I've got to comment on the number of comments saying to just get out and ride, that the only way to really learn is experience. I agree that you can't learn to handle a bike from a book BUT... let's compare this to learning other less lethal sports. For example, if I want to learn to golf there is a world of book knowledge about golfing and learning it well and then applying what you learn can go a long way to becoming really proficient golfer vs. a hack. (I'm a golf hack btw...) But, it's perfectly safe to go out on to the golf course with absolutely no knowledge of golfing, swing clubs, have a ball.

We really can't say the same thing for motorcycling. While it's probably true that most people learn to ride primarily through experience, and often only through experience on the road, you are also mostly likely to get killed during the first six months of the learning process. (Actually, I think there is a window in the 24-36 month period where folks get over confident that may actually have a higher fatality rate.) Thus all the calls to take the MSF course BEFORE you take it out on the road. And even then you never get the bike over 30 mph or so so you really should still find a parking lot to practice controlling the bike until it becomes second nature so when you do take it out on the road you can concentrate on traffic and potential hazards.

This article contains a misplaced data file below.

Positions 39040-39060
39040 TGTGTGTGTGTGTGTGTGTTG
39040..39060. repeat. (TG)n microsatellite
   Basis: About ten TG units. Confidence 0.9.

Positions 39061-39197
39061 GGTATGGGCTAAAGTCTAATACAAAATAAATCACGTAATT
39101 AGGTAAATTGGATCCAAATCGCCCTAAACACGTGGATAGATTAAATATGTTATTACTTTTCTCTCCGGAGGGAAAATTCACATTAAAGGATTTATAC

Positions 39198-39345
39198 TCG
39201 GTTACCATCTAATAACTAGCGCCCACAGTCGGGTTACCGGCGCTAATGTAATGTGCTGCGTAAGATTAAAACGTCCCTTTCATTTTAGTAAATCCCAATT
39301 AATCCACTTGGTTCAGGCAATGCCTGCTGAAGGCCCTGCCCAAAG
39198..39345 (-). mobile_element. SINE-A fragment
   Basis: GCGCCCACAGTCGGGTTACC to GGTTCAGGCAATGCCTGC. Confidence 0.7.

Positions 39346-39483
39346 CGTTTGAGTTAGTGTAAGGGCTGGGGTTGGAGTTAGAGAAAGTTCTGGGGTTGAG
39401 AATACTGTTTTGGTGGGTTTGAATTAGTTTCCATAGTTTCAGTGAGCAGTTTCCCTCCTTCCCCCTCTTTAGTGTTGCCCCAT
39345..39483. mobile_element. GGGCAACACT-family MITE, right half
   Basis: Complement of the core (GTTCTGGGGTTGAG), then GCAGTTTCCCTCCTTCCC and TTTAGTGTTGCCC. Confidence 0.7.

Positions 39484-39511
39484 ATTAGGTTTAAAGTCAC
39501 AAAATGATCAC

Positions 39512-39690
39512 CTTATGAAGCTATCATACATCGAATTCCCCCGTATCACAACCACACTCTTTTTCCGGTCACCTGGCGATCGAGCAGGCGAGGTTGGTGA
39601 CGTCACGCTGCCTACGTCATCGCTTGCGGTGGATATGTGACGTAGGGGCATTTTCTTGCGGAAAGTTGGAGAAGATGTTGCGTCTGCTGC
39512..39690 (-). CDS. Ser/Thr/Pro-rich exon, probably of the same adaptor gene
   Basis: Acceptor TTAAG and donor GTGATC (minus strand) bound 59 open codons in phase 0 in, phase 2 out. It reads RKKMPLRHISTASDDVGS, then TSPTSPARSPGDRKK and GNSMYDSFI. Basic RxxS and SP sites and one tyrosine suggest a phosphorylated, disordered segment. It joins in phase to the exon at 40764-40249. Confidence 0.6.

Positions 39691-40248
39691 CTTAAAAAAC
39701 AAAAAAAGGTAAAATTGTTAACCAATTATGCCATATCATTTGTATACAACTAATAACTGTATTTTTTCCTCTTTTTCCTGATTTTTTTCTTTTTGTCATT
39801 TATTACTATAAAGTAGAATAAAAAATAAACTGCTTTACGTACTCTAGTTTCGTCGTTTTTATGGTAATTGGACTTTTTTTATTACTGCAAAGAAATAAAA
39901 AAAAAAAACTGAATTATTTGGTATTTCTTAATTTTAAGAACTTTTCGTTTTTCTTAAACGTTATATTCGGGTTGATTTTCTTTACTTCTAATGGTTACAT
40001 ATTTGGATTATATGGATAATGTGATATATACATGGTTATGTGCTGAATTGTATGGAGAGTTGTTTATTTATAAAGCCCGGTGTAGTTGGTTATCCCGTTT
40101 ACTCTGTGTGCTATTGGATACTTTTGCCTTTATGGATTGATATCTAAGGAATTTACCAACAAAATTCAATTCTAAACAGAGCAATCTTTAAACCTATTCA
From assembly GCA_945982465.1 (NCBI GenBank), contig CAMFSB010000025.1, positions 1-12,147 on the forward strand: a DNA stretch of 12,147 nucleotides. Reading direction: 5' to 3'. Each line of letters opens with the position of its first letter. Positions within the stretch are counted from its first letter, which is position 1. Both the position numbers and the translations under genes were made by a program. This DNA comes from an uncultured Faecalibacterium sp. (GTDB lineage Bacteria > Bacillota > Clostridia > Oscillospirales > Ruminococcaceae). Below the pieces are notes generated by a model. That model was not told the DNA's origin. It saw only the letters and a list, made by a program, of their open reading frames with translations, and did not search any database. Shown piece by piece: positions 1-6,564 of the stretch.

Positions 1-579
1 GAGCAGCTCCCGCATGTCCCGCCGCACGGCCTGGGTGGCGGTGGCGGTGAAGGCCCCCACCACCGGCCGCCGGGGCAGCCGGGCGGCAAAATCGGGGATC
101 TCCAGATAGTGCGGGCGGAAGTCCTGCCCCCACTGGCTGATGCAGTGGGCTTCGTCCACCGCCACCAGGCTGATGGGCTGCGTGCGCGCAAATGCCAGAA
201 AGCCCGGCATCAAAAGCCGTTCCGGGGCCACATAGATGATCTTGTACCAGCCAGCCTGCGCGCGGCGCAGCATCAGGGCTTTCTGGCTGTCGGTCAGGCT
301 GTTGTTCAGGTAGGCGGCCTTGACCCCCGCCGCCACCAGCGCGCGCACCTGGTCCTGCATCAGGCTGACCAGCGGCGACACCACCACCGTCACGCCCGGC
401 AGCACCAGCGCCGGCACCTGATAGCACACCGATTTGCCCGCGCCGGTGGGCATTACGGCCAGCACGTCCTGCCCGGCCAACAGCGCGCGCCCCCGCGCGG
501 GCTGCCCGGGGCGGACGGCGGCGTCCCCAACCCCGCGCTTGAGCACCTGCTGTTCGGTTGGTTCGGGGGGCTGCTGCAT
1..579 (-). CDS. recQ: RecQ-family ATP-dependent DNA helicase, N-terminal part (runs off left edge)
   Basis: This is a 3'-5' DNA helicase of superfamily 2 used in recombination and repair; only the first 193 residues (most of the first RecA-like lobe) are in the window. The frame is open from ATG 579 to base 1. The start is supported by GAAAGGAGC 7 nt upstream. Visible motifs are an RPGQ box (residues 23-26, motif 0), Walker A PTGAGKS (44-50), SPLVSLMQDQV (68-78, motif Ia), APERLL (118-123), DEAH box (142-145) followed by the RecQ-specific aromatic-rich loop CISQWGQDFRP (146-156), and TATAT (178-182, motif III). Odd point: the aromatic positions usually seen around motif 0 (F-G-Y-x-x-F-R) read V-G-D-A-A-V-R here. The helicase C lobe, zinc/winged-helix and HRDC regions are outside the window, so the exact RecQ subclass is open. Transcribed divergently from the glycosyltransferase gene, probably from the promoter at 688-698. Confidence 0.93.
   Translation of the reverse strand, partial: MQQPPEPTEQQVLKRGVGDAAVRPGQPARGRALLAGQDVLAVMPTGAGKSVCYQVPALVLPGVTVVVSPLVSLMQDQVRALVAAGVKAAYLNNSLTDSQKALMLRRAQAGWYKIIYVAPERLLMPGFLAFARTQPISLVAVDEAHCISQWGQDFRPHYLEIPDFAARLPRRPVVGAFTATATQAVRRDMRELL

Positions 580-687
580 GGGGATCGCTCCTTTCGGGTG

So, if you want to ride before you take the MFS course at least do it somewhere relatively safe. BTW... don't you have to take the course to get a license in most states? I wouldn't advise anyone start riding, especially on the road, without a valid motorcycle endorsement. OK.... I'll get off my soap box. :)